If Mississippi has its way, students won’t be the only ones dreading report cards. The Parent Involvement and Accountability Act, or House Bill 4, would require teachers to grade parents’ involvement with their children’s education.
As the bill states, parental involvement is most effective when it is comprehensive and continuous. Without proper parental involvement in all aspects of a child’s life, the child’s prospects to be a useful member of society are greatly diminished. That’s why a bill passed by the Mississippi State House of Representatives would mandate a parent responsiveness section on the report card of their children.
The legislation, introduced by Democratic Rep. Gregory Holloway, would require teachers to grade parents on three metrics.
Section 3(2) of the bill states:
Each report card for students in kindergarten through Grade 12 shall include a section in which the teacher grades parental involvement as satisfactory, in need of improvement or unsatisfactory on each of the following criteria:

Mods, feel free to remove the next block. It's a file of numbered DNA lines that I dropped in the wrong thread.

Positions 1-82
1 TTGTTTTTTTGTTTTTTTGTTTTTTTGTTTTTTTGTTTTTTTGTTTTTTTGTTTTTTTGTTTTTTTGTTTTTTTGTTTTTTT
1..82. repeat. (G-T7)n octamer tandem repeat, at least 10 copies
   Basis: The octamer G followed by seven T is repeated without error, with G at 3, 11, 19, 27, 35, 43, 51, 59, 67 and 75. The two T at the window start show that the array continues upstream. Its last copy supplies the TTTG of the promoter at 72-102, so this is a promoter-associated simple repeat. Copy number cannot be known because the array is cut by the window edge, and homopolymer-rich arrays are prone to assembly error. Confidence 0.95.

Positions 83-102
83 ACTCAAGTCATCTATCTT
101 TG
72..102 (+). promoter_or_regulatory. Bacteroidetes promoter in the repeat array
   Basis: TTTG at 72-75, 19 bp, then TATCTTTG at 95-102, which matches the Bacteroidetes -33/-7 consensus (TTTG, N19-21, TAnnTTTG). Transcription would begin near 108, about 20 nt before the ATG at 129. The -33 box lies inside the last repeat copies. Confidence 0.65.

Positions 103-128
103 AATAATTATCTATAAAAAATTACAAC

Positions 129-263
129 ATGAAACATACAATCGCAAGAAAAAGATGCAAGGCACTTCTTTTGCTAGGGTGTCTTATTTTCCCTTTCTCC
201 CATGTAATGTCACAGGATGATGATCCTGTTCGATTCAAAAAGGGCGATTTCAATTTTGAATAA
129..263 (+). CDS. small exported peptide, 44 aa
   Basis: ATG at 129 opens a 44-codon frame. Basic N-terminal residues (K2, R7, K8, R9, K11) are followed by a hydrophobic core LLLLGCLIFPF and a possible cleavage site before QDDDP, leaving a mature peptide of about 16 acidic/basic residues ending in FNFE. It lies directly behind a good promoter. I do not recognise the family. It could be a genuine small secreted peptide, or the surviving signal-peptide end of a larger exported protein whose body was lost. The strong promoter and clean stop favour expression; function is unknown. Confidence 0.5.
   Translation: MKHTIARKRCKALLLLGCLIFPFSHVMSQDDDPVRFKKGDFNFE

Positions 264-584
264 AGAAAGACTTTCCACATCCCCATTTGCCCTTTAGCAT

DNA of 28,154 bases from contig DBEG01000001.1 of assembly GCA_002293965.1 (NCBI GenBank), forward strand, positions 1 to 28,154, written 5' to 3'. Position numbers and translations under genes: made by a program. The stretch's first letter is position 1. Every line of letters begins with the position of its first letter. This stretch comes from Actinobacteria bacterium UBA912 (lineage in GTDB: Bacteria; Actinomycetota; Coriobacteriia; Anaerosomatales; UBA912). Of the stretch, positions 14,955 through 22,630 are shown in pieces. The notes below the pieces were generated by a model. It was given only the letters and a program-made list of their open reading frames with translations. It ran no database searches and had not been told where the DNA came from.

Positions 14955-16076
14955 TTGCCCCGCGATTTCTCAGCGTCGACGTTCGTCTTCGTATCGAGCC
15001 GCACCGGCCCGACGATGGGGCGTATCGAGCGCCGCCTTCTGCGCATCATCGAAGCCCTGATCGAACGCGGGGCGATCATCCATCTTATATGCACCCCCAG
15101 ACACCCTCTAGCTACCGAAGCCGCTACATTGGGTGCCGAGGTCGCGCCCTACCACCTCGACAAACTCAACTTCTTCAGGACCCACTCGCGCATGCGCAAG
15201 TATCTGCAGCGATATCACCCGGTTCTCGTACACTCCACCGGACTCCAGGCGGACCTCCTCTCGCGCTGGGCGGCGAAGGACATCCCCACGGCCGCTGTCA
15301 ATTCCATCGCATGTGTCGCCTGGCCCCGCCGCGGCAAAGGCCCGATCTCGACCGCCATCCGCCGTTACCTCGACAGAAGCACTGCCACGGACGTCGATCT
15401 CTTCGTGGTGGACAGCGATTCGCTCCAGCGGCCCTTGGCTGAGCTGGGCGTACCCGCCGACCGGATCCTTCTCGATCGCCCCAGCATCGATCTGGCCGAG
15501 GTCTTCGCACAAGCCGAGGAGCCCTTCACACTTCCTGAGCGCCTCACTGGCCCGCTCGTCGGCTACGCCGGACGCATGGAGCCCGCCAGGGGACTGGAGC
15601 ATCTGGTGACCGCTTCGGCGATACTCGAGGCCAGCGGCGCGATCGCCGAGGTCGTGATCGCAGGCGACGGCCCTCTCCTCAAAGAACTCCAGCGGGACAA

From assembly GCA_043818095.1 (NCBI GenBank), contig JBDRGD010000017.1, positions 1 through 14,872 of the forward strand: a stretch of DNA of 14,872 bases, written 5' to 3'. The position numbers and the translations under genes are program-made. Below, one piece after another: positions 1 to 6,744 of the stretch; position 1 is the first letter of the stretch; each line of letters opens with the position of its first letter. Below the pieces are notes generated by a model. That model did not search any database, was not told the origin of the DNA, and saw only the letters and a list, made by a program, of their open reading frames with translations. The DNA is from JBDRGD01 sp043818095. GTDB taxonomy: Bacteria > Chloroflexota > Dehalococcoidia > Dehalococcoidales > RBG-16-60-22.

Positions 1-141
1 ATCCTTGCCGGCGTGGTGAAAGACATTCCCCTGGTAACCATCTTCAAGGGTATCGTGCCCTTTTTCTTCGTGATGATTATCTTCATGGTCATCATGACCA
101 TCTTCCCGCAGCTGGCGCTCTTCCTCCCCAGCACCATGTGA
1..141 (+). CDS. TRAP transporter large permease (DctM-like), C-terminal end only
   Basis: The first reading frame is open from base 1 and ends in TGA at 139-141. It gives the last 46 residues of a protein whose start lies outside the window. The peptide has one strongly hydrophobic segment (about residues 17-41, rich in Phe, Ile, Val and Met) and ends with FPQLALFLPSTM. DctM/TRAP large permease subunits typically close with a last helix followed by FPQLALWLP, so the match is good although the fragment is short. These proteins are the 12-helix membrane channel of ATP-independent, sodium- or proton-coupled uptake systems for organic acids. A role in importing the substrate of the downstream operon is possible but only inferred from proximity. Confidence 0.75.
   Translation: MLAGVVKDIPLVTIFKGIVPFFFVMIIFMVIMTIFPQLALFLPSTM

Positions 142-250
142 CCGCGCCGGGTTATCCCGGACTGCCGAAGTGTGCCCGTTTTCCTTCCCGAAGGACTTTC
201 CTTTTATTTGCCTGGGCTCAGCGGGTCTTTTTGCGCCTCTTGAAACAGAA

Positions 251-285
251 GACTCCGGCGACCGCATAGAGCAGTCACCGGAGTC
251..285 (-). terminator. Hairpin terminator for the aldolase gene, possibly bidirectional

(a) Parental response to requests for conferences or communication;
(b) The student’s completion of homework and preparation for tests;
(c) The frequency of the student’s absence and tardiness; and
(d) The student’s overall grade per nine (9) week’s assessment.
The bill is not without its opponents. Mary Clare Reim, a research associate on education at the Heritage Foundation—a conservative think tank—believes the bill is the wrong way to encourage parents to participate in the education of their children. “My initial reaction is, this is absurd,” Reim said. “Parents should be grading teachers on their performance.” Putting grades on parental involvement from the top down is not the way this should work.” However, Reim did not comment on how parents—not in the classroom—would be able to grade teachers.
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